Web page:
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Home - 12.10.2012 - Risk management for disease modifying treatments


Risk management for disease modifying treatments

Friday, October 12, 2012, 15:30 - 17:00

Natalizumab discontinuation in clinical practice: a systematic observational study from the national TYSEDMUS cohort of 577 multiple sclerosis patients treated with natalizumab in France

C. Papeix, S. Vukusic, N. Passante, I. Ionescu, B. Frangoulis, B. Stankoff, S. Oporto, S. Mrejen, E. Van ganse, F. Rocher, A. Castot, M. Clanet, C. Lubetzki, C. Confavreux on behalf of the TYSEDMUS Group

Background: Natalizumab (NZ), an anti-integrin monoclonal antibody, has shown efficacy in reducing the relapse rate and delaying disability accumulation in multiple sclerosis (MS) patients. In clinical practice, NZ may be discontinued because of concern about progressive multifocal leucoencephalopathy (PML), adverse events, inefficacy or desire to become pregnant. In phase 2 trials, disease activity after NZ interruption returned to levels similar to those seen prior to treatment. However, recent reports suggested that unusually severe relapses with high number of new T2 and gadolinium-enhancing lesions might occur following NZ interruption.
Objective: To assess disease activity within the 12 months period after NZ discontinuation in the TYSEDMUS study
Methods: In France, patients exposed at least once to NZ are included in the TYSEDMUS study, an observational and multicentric cohort, part of the French NZ Risk management Programme. We analyzed the relapse rate, relapse severity and confirmed disability (EDSS score) during a one year period (M0-M12) of all patients who stopped NZ and compared them to pre-treatment and on-treatment data. Time to first relapse after NZ withdrawal was calculated using Kaplan-Meier analysis.
Preliminary results: In May 2012, 3730 MS patients treated with NZ were included in the TYSEDMUS study and 2921 files have been fully analyzed so far. Among them, 577 patients (19.75%) discontinued treatment for various reasons. Kaplan Meier analysis showed that 50% of the patients experienced a relapse within one year. Most of these relapses occurred 3 to 5 months after NZ withdrawal. The relapse rate post NZ discontinuation was correlated to the relapse rate during the 12-month period before NZ initiation (OR =1.23) with no rebound effect. The influence of other disease-modifying treatments other than NZ and possibly initiated during this one year survey period is currently evaluated. In addition, data collection is currently completed to assess first relapse severity and recovery . The database will be closed in September 2012 and updated results will be presented at the meeting. .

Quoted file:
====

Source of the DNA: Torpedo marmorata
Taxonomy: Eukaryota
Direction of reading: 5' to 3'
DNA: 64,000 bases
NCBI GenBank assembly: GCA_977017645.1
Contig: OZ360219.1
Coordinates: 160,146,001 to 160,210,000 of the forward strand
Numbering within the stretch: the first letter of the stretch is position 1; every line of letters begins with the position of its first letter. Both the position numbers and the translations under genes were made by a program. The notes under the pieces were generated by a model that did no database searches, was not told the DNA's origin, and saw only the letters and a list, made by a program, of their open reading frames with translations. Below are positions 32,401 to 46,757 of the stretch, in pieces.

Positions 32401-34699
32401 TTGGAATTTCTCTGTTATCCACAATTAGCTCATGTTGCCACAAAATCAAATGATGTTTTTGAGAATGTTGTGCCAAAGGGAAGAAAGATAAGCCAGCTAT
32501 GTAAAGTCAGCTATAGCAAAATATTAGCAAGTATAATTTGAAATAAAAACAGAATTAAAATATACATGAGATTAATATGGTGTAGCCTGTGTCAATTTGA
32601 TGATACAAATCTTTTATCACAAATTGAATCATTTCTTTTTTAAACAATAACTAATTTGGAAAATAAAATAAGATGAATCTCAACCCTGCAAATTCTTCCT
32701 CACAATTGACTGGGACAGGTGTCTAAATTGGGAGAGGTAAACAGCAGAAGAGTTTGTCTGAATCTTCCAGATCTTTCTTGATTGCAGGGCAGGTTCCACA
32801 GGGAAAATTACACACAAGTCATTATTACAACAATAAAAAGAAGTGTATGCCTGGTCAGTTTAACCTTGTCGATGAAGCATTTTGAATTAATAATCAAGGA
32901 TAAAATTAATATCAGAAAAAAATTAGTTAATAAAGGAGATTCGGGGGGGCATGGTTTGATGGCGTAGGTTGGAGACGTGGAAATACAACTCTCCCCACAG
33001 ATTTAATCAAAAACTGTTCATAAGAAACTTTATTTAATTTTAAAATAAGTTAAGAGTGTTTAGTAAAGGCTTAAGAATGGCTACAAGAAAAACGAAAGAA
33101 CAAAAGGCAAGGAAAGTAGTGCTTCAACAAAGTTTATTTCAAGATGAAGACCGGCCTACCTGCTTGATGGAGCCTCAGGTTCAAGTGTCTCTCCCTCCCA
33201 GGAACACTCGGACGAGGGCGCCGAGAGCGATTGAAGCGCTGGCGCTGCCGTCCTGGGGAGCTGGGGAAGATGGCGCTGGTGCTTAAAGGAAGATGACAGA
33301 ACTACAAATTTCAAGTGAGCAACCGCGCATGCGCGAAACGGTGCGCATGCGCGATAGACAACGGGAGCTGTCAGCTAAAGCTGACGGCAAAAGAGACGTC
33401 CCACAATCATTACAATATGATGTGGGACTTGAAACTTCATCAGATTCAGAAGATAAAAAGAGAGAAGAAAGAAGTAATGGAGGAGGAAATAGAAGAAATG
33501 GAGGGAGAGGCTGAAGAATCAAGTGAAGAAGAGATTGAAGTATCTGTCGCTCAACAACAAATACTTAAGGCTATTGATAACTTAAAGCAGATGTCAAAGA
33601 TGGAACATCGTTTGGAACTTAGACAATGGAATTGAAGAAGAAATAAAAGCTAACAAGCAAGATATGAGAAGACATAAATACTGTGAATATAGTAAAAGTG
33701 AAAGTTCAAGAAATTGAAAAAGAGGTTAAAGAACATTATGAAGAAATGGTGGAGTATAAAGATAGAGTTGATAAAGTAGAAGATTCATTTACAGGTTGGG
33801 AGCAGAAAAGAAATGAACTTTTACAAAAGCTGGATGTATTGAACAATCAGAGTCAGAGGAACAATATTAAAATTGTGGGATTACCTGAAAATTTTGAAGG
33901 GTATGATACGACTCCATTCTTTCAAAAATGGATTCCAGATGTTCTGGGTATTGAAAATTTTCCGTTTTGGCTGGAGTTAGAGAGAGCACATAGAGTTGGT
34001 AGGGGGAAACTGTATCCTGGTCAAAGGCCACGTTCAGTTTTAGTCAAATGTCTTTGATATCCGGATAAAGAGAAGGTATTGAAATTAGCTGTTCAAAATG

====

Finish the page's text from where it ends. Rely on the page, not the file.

Conclusions: This large and systematic survey of MS patients after NZ withdrawal did not show a rebound effect concerning the relapse rate. relapse severity post-NZ is currently evaluated. This study is the first attempt, to our knowledge, to provide large scale, multicenter, systematic and unbiased data after NZ cessation in real life settings.

Caroline Papeix reports receiving consulting fees from Biogen Idec, Novartis, Bayer- schering, Sanofi Aventis and Teva Pharma, Roche ; lecture fees from Bayer-Schering, Biogen Idec, Sanofi Aventis and Teva ; and participating in clinical trials for Biogen Idec, Novartis, Merck Serono, Bayer- schering, Sanofi Aventis and Teva Pharma , Genzyme and Roche Sandra. Vukusic reports receiving consulting fees from Biogen Idec, Novartis, Merck Serono, Sanofi Aventis and Teva Pharma ; lecture fees from Bayer-Schering, Biogen Idec, Merck Serono, Sanofi Aventis and Teva ; and research support from Bayer-Schering, Biogen Idec, Merck Serono, Sanofi Aventis and Teva. Nadine Passante has nothing to disclose Iuliana Ionescu has nothing to disclose Bernard Frangoulis has nothing to disclose Bruno Stankoff reports receiving consulting fees from Biogen Idec, Novartis, Merck Serono, Sanofi Aventis and Teva Pharma Bayer- schering ; lecture fees from Bayer-Schering, Biogen Idec, Merck Serono, Sanofi Aventis and Teva ; and research support from Bayer-Schering, Biogen Idec, Merck Serono, Sanofi Aventis and Teva. Sabrina Oporto has nothing to disclose Serge Mrejen has nothing to disclose Eric Van Ganse, has nothing to disclose Fanny Rocher has nothing to disclose Anne Castot has nothing to disclose Michel Clanet reports receiving consulting fees or research support from Biogen Idec, Genzyme Corporation, Novartis, Merck Serono, Sanofi Aventis, Teva Pharma, Roche Catherine Lubetzki reports consulting fees from Roche, Novartis, Sanofi Aventis and Teva Pharma, lecture fees from Merck-Serono, Biogen-Idec, Sanofi Aventis and Teva, participating in clinical trials for Biogen Idec, Novartis, Merck Serono, Bayer- schering, Sanofi Aventis and Teva Pharma , Genzyme and Roche. Christian Confavreux reports receiving consulting fees from Biogen Idec, Genzyme Corporation, Novartis, Merck Serono, Sanofi Aventis, Teva Pharma and UCB Pharma ; lecture fees from Bayer-Schering, Biogen Idec, LFB, Merck Serono, Sanofi Aventis and Teva Pharma ; and research support from Bayer-Schering, Biogen Idec, Genzyme, Merck Serono, Novartis, Sanofi Aventis and Teva Pharma.